RNIB Research Library

For the second visit of the year, our destination was the Royal National Institute of Blind People research library on Judd Street, and what an enlightening visit it was! The library is now run by one librarian after staff cut-backs year after year, but the perks of being the only librarian were immediately obvious as it inevitably means a level of professional variety that isn’t always available to librarians working in specific roles.

We were given an initial tour of the library space where the printed materials are kept, mostly for the use of researches investigating visual impairments. This was the aspect of the library with which we were all most familiar, with journal subscriptions, pamphlets, books and magazines built around a rather intricately designed classification system. However in and amongst the usual materials were some absolute gems, including a copy of The Merchant of Venice entirely in Braille and a (very patronising) 17th century treatise on ‘entertainment for the blind’, still in fantastic condition. There were also examples of school books for children with both Braille and raised images created with felt and various other materials to enable them to engage with their subjects.

The key differences between the academic libraries we are all used to and the RNIB library were of course technological. The computers in the main work space have had to be tailored to the needs of users that have considerable variation in the nature of their condition. Therefore numerous settings needed to be developed to enable users to increase the size of text on a screen using JAWS screen reading software, as well as being able to change the colour pallet of a document in order to make it more accessible. The RNIB is actually responsible for accrediting websites as being user-friendly for those with sight problems... it definitely has made me look at the website of my own library very differently – size 8 font? I don’t think the RNIB would approve! They recommend a standard size 14 font for all websites.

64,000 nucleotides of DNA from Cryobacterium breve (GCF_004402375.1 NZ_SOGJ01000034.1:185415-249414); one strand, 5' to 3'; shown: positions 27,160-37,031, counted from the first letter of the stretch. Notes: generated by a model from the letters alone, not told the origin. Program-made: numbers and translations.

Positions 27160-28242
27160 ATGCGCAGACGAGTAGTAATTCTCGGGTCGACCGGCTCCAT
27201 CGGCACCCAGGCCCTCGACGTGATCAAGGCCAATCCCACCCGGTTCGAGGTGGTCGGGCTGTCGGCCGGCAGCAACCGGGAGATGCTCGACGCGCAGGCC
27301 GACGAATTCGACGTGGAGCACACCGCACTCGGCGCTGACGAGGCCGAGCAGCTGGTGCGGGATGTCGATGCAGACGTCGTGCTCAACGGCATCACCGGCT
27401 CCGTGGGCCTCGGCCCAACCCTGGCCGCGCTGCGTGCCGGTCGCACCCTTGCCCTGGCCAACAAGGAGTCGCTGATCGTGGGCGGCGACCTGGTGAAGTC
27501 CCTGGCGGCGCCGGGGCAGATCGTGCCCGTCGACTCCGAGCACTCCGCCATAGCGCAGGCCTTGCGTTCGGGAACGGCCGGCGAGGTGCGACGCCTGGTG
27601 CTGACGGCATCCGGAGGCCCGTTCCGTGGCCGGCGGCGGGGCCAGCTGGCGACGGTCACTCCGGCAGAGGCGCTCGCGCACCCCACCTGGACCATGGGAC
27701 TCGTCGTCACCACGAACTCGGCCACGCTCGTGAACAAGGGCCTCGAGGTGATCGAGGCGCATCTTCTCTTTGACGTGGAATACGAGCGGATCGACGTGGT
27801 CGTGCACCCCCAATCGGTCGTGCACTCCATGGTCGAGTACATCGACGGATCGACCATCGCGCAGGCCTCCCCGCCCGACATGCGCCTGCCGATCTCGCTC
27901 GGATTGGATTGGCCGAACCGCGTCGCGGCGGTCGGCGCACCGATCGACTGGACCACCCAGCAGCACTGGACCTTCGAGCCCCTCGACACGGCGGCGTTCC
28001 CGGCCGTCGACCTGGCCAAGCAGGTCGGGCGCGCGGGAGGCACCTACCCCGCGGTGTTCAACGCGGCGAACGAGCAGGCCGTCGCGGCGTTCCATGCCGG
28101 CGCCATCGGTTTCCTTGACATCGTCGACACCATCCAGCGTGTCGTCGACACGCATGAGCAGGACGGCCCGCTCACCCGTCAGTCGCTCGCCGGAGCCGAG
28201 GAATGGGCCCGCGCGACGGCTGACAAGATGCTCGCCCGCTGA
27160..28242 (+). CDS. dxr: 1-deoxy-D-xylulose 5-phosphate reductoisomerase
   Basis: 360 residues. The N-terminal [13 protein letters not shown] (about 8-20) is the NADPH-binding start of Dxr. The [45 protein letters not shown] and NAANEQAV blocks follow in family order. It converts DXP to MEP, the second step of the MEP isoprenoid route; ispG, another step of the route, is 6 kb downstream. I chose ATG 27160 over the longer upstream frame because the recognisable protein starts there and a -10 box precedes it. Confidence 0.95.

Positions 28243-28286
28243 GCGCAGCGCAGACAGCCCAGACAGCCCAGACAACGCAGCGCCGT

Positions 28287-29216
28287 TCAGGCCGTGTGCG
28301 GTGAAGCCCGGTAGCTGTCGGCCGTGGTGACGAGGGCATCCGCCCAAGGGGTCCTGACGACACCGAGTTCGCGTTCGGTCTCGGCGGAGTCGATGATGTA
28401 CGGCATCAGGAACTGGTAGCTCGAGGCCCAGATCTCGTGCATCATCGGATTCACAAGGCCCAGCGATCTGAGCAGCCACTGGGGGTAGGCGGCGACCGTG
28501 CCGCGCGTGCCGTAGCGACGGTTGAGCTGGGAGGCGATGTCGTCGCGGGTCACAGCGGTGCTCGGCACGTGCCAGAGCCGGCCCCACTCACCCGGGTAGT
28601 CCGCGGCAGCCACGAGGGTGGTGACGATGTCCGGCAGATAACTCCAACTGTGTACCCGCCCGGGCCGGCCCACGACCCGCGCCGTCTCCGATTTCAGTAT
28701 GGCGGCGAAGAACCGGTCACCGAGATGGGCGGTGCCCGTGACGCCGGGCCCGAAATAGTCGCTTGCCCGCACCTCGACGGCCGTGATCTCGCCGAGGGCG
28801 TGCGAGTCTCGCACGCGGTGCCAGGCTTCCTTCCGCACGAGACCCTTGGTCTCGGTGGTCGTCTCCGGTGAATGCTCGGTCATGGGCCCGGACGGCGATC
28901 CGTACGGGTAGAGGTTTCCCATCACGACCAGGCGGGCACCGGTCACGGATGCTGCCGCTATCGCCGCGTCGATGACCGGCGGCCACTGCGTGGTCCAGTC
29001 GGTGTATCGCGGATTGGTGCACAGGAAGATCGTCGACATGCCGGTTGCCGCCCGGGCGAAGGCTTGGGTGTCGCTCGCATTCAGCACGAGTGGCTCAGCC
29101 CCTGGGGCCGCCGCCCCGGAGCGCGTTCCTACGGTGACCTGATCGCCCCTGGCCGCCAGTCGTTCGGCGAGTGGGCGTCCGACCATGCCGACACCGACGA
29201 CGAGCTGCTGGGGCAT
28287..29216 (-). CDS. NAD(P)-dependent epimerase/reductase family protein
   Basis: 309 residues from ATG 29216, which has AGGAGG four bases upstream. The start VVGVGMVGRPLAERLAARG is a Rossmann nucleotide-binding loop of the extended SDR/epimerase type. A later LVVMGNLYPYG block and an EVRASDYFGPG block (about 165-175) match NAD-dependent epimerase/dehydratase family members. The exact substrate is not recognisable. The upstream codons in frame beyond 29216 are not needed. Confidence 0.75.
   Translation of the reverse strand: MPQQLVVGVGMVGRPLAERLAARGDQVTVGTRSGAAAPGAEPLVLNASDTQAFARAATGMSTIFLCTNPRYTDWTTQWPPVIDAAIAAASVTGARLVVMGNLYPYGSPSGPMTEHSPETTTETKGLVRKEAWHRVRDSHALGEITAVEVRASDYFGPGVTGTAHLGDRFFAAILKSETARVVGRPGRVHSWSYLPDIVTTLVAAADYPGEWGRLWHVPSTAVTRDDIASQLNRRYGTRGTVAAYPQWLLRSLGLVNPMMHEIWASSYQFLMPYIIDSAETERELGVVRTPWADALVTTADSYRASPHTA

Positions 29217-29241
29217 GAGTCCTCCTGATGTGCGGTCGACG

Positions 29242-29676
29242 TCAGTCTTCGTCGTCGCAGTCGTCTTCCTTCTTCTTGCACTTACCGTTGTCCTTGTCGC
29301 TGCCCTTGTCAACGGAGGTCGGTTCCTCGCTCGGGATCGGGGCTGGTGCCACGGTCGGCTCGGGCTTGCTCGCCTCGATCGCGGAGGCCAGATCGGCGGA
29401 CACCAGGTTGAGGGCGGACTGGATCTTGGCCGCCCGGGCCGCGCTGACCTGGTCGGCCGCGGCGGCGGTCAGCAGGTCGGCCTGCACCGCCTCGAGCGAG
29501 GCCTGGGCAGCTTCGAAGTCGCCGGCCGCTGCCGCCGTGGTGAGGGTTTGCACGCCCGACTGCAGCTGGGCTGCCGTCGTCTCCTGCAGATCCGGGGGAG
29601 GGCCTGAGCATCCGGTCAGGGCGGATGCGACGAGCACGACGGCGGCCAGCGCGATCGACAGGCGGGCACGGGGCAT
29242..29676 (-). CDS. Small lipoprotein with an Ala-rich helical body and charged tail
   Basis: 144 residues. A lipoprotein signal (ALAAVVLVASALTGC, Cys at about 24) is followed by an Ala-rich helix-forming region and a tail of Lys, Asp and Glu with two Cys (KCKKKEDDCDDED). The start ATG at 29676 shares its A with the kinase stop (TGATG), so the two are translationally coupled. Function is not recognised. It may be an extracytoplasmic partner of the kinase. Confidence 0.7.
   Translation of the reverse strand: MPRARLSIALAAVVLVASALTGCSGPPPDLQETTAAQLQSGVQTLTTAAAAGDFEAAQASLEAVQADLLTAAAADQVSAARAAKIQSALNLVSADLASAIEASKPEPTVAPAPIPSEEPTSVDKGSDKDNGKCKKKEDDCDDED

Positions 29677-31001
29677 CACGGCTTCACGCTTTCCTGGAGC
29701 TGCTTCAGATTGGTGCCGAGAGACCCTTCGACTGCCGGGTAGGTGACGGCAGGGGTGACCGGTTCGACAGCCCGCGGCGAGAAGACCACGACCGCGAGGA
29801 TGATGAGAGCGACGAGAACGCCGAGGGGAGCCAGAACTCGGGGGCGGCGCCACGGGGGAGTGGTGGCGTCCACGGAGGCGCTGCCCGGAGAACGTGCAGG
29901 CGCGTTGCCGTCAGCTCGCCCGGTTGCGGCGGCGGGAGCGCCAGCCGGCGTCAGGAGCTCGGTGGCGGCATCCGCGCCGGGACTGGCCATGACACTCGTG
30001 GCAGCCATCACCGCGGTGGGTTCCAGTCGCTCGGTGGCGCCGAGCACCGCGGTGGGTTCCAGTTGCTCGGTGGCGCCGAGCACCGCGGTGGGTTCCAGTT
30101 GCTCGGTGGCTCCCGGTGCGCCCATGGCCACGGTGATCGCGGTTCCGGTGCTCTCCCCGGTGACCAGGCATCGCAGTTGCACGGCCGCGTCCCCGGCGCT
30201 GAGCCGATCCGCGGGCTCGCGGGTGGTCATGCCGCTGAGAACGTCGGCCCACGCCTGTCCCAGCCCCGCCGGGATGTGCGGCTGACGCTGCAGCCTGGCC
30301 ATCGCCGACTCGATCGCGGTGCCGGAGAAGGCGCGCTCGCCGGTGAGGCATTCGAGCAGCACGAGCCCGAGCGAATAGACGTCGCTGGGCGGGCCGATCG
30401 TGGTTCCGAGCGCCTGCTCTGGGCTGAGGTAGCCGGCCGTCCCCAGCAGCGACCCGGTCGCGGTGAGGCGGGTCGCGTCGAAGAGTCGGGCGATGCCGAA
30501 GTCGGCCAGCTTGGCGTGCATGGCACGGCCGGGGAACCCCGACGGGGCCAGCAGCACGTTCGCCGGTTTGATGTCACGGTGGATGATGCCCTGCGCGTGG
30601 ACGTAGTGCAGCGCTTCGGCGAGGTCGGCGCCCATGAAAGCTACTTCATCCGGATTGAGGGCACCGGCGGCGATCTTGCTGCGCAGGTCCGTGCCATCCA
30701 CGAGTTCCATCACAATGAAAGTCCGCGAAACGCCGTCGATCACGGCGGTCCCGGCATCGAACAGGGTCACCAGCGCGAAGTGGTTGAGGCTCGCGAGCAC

We were then given some demonstrations of some of the gadgets available to aid low sighted users including handheld devices that were essentially digital magnifying glasses, and what looked like CD players that were used for talking books, enabling someone to place ‘bookmarks’ at different points so they could refer back to numerous sections with ease. Many of us will never have had to deal with the problems of accessibility faced by the staff at the RNIB library so it was brilliant to see technology working so effectively to really improve the experience of low sighted or blind users.

At the end of the tour we had a chance to have a look at (play with) some of the toys aimed at children with blindness, plus a range of other devices used to aid anyone with sight problems. The RNIB Library visit provided us all with an insight into the issues being dealt with by the librarian when working with blind people, and is well worth a visit to see how libraries and technological advancements are able to combine to vastly improve the library experience for those with blindness.

Hannah (IHR)

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